How do we interpret observations? |
Ratio Real life graphs and rate of change Direct and inverse proportion |
Univariate data Bivariate data |
Summer 1 | Summer 2 |
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What are the key features of 2D shapes? |
What are the key features of 3D shapes |
Angles in polygons Circles and composite shapes |
Volume and surface area of prisms Bearings |
Year 9
Autumn 1 | Autumn 2 |
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What are the key features of 3D shapes? | How do we quantify chance? |
Volume and surface area of prisms Fraction, decimal, percentage review |
Probability Sets, Venn and sample space diagrams |
Spring 1 | Spring 2 |
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How can algebra be used to find two unknown values? | How can position be defined? |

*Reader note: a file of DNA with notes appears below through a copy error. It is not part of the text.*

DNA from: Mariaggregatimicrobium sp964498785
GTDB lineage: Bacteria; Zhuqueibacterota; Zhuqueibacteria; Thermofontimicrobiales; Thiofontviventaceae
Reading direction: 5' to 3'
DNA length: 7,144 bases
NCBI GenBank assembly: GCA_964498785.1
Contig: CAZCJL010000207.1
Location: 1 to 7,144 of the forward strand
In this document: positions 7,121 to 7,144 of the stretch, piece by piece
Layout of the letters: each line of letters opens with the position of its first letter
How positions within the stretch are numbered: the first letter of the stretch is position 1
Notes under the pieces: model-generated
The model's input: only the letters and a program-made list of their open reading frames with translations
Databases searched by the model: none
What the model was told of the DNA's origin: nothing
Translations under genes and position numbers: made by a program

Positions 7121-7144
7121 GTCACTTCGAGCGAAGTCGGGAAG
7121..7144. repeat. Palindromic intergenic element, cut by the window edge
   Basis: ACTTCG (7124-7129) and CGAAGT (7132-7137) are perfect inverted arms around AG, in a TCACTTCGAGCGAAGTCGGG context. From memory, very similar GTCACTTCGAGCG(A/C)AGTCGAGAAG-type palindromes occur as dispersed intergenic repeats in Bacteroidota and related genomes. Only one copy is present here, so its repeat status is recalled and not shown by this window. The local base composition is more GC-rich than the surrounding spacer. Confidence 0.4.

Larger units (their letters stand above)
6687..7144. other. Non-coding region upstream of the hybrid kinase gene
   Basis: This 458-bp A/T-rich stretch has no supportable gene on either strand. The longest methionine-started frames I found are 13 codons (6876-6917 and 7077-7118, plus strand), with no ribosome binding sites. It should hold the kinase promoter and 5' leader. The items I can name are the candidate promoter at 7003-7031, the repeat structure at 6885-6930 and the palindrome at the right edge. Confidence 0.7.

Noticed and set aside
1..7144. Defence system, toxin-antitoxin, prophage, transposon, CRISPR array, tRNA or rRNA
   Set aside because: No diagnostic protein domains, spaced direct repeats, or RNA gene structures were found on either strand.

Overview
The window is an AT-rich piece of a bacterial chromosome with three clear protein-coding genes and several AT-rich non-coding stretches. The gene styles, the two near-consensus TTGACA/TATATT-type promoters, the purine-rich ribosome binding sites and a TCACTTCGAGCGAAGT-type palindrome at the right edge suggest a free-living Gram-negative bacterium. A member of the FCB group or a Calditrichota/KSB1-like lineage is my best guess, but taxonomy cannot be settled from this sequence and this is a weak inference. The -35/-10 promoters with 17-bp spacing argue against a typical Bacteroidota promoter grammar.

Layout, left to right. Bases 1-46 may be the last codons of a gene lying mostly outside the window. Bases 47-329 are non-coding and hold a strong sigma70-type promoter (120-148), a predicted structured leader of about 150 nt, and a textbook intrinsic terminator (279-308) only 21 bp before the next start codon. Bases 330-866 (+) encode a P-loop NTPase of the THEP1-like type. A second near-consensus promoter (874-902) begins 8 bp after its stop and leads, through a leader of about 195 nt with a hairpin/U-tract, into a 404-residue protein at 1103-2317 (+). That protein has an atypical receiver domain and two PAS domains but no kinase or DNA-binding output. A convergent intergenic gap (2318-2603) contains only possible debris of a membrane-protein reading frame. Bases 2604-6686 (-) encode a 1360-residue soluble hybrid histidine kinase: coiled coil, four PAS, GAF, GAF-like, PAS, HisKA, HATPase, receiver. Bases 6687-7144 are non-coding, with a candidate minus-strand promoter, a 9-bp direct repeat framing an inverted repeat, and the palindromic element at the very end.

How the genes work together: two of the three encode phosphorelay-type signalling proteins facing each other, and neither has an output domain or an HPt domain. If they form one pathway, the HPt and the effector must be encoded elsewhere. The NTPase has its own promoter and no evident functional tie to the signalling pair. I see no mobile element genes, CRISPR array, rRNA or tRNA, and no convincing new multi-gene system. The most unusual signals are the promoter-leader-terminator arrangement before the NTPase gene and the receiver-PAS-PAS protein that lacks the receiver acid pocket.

Solving simultaneous equations algebraically Solving simultaneous equations graphically Angles in polygons |
Bearings Construction and loci |
Summer 1 | Summer 2 |
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How do ratios apply to triangles? | What is a parabola? |
Pythagoras Ratio review Similarity and enlargement Surds and trigonometry |
Quadratic expressions Quadratic equations |
Year 10
Pupils build on learning from KS3 to further develop their fluency, mathematical reasoning and competence in solving increasingly sophisticated problems. Pupils will move freely between the different mathematical strands allowing them to select appropriate concepts, methods and techniques to apply to unfamiliar and nonroutine problems. Pupils will be encouraged to articulate their mathematical thinking and communicate their methods accurately both written and verbally.